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Yacc is dead
Matthew Might and David Darais
University of Utah, Salt Lake City, Utah, USA,
might@cs.utah.edu, darais@cs.utah.edu
Abstract. We present two novel approaches to parsing context-free lan-
guages. The first approach is based on an extension of Brzozowski’s
derivative from regular expressions to context-free grammars. The sec-
ond approach is based on a generalization of the derivative to parser
combinators. The payoff of these techniques is a small (less than 250
lines of code), easy-to-implement parsing library capable of parsing ar-
bitrary context-free grammars into lazy parse forests. Implementations
for both Scala and Haskell are provided. Preliminary experiments with
S-Expressions parsed millions of tokens per second, which suggests this
technique is efficient enough for use in practice.
1 Top-down motivation: End cargo cult parsing
“Cargo cult parsing” is a plague upon computing.
1
Cargo cult parsing refers
to the use of “magic” regular expressions—often cut and pasted directly from
Google search results—to parse languages which ought to be parsed with context-
free grammars. Such parsing has two outcomes. In the first case, the programmer
produces a parser that works “most of the time” because the underlying language
is fundamentally irregular. In the second case, some domain-specific language
ends up with a mulish syntax, because the programmer has squeezed the lan-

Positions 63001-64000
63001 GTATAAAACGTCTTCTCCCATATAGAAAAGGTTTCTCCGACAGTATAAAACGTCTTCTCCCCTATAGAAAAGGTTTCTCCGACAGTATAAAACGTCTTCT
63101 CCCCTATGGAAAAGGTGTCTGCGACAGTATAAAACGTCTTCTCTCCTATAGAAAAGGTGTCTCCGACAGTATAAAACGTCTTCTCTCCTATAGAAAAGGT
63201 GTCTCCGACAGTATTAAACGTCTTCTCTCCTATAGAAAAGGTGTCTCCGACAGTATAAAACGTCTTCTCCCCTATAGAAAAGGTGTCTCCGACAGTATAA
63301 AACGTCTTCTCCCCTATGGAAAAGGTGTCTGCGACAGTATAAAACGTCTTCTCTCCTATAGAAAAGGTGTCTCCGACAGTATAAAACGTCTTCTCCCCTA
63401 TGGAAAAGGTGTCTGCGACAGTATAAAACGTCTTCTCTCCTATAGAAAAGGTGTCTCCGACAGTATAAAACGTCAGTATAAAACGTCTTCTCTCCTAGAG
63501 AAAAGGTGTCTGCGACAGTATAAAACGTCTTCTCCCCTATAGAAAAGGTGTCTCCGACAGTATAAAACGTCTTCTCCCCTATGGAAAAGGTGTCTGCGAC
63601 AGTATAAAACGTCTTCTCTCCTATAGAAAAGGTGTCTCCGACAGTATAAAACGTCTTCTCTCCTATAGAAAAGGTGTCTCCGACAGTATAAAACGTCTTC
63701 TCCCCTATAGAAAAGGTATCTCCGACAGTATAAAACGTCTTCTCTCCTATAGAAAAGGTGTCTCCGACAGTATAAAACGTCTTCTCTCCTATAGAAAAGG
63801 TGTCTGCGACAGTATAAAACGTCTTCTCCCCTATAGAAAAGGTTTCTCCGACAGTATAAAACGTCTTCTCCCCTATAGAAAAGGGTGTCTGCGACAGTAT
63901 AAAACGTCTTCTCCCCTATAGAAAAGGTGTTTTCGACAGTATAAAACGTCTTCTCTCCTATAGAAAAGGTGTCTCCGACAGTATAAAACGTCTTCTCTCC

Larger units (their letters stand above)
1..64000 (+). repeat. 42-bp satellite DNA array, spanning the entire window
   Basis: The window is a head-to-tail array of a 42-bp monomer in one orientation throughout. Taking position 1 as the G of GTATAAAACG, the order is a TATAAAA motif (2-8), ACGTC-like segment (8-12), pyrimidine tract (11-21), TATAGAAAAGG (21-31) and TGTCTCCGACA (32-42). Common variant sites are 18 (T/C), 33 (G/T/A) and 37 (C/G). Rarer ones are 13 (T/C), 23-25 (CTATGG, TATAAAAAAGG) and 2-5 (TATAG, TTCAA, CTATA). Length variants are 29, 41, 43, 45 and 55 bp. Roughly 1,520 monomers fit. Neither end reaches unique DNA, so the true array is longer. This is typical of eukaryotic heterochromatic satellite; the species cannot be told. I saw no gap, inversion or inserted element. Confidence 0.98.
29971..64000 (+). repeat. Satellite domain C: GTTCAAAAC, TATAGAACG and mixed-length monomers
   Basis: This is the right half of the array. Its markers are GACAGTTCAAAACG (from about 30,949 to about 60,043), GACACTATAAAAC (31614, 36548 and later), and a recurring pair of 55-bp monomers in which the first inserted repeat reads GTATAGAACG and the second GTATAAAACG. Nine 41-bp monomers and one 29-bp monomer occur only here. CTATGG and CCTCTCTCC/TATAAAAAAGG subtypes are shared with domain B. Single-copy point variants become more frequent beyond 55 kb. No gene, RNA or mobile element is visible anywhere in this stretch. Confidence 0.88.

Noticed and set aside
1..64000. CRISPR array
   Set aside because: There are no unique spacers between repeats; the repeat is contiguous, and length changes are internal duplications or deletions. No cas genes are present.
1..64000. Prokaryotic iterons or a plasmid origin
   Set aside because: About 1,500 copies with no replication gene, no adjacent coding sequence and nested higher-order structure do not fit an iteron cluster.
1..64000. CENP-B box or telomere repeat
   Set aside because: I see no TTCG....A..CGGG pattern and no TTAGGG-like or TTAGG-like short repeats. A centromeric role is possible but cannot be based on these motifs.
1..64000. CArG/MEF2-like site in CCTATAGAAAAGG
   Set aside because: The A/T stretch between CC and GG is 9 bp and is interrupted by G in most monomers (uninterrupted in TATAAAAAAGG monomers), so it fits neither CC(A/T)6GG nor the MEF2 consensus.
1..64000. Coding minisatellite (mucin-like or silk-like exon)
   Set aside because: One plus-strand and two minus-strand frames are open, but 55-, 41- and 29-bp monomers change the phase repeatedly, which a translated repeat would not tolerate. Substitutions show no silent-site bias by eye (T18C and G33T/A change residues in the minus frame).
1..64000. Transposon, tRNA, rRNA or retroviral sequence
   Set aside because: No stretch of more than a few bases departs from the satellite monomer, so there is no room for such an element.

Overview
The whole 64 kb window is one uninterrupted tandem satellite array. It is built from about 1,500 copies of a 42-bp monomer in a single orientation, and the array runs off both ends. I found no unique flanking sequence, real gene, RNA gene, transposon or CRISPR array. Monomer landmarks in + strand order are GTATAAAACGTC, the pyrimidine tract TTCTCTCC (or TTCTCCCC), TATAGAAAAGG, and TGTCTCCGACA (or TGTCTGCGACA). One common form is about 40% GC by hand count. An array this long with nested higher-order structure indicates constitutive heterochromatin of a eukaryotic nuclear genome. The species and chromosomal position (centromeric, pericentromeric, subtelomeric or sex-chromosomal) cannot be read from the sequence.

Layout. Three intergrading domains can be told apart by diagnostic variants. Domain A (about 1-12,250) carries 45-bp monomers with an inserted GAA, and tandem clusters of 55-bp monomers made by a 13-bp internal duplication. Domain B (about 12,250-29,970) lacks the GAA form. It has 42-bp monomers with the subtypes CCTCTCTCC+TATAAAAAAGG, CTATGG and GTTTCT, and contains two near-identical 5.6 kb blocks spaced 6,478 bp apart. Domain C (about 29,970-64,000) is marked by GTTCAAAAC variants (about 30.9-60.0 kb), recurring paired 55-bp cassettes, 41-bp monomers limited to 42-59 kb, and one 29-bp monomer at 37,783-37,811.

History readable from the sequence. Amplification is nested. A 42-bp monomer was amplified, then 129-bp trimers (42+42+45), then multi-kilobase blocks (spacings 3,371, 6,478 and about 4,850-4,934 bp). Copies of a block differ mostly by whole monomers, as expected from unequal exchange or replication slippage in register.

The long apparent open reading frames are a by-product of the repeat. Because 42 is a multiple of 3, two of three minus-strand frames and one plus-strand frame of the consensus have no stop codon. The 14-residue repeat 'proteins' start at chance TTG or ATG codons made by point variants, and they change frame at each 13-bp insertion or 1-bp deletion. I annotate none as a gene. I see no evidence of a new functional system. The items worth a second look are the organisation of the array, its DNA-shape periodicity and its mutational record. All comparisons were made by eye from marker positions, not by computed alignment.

guage through the regular bottleneck. There are two reasons why regular expres-
sions are so abused while context-free languages remain foresaken: (1) regular
expression libraries are available in almost every language, while parsing libraries
and toolkits are not, and (2) regular expressions are “WYSIWYG”—the lan-
guage described is the language that gets matched—whereas parser-generators
are WYSIWYGIYULR(k)—“what you see is what you get if you understand
LR(k).” To end cargo-cult parsing, we need a new approach to parsing that:
1. handles arbitrary context-free grammars;
2. parses efficiently on average; and
3. can be implemented as a library with little effort.
The end goals of the three conditions are simplicity, feasibility and ubiquity. The
“arbitrary context-free grammar” condition is necessary because programmers
will be less inclined to use a tool that forces them to learn or think about LL/LR
arcana. It is hard for compiler experts to imagine, but the constraints on LL/LR
1
The term “cargo cult parsing” is due to Larry Wall, 19 June 2008, Google Tech Talk.
grammars are (far) beyond the grasp of the average programmer. [Of course,